San Francisco: Fraenkel Gallery, 2007. Folio. Original wraps.
[50pp.]. Large fromat 23 color plates.
15 x 12 in. Unused.
Katy Grannan's color portraits depict subjects the artist describes as "new pioneers," Northern Californians who struggle to define themselves under the scrutiny of relentless sunlight. California serves as both a literal and metaphorical backdrop for Grannan's new photographs. It is a mythical destination and a real end-point where sunshine illuminates both the abject and the joyful.
In The Westerns, Grannan explores the uneasy relationship between fixed photographic portraiture and her subjects' mercurial identities. The photographs are replete with ambiguity and contradiction: they are evidence of an invented, unknowable self, confronting inescapable photographic description.
Katy Grannan (b. 1969, Arlington, Massachusetts) was first recognized in 1998 for an intimate series of portraits of strangers she met through newspaper advertisements. Grannan worked for years throughout the northeast and produced several different series entitled Poughkeepsie Journal, Morning Call, Sugar Camp Road, and Mystic Lake, each referring to a local newspaper source or secluded location. Grannan's process and the consequent images are informed by her own childhood in the American northeast. Each photograph is imbued with secrecy, desire, and hidden intentions.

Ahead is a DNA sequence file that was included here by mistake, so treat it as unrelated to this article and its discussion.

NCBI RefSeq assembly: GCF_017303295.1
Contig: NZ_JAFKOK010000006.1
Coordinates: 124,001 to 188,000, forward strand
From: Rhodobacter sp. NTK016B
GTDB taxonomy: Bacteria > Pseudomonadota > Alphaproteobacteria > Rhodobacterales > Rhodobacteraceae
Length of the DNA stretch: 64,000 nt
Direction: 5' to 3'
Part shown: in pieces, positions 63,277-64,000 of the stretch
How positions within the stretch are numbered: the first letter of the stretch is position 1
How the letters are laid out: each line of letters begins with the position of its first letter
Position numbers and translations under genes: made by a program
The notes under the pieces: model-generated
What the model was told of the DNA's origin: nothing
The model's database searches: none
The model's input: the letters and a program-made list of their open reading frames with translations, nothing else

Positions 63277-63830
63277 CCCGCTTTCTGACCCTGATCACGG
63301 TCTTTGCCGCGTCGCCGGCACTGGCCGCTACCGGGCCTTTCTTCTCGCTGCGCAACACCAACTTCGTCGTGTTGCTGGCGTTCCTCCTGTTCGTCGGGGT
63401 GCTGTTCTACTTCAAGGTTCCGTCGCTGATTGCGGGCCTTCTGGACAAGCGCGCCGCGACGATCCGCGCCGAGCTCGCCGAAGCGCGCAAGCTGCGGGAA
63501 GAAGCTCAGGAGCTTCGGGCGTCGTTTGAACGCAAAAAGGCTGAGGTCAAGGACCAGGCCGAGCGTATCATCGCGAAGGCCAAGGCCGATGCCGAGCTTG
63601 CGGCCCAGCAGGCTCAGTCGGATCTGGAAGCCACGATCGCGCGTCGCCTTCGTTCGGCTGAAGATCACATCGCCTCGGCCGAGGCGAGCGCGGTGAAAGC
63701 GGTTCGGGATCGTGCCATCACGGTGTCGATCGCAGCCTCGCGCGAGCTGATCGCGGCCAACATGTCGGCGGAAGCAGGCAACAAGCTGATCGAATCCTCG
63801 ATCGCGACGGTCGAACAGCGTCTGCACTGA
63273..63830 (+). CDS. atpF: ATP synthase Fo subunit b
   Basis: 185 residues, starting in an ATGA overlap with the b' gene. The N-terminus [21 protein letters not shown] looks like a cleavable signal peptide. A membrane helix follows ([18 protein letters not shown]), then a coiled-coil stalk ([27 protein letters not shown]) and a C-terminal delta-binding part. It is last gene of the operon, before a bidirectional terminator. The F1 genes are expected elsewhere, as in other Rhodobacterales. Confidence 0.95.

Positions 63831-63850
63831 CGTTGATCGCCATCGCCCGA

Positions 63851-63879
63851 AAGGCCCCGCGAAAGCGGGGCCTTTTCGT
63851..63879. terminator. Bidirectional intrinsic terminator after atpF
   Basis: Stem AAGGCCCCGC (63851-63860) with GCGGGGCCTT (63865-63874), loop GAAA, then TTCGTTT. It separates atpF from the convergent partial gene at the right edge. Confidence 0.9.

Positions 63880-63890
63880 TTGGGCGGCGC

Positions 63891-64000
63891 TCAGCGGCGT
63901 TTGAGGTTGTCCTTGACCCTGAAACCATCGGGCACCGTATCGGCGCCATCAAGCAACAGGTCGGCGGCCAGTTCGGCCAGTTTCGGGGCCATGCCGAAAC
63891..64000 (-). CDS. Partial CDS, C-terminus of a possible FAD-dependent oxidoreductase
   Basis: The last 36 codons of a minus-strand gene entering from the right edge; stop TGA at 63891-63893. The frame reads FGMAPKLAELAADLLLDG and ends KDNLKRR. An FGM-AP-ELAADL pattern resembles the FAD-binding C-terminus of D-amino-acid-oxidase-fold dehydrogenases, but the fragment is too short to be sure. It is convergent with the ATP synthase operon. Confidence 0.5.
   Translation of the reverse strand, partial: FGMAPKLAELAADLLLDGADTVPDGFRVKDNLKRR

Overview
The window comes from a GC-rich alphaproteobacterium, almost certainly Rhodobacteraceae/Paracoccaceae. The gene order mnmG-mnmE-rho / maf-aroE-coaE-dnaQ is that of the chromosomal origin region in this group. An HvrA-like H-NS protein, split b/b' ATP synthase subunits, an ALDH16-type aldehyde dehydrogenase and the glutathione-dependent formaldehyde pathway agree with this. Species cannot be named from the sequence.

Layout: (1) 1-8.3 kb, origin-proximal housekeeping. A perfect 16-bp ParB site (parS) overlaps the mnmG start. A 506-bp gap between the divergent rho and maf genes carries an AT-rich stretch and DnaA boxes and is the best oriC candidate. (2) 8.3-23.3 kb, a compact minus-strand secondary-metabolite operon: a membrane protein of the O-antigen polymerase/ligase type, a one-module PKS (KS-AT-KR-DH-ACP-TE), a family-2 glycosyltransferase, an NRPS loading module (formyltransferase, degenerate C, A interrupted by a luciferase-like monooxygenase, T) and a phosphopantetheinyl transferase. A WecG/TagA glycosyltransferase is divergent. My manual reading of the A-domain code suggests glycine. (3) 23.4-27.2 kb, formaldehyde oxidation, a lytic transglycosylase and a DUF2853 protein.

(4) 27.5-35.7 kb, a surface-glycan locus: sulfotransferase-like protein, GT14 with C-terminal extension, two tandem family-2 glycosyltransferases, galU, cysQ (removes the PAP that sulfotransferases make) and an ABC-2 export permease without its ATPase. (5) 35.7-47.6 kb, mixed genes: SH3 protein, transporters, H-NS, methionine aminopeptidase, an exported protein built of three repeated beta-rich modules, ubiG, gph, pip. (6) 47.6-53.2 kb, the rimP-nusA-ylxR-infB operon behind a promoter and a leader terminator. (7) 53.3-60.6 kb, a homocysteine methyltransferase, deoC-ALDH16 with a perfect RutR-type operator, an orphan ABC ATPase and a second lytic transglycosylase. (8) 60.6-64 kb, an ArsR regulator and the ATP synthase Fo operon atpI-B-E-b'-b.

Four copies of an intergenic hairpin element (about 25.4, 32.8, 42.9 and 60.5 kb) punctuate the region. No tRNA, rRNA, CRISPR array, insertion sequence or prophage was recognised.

With her move to California in 2006, Grannan photographed "new pioneers," people who, like herself, encountered something very different from the mythological "West" with its promise of eternal summer and personal reinvention. Instead, these new settlers face the end of a continent and the potential for failure as they struggle to define themselves under the scrutiny of the relentless Western sunlight. The Westerns explores the relationship between aspiration and delusion - where our shared desire to be of worth, to be paid some attention - confronts the uneasy prospect of anonymity. Item #51-3036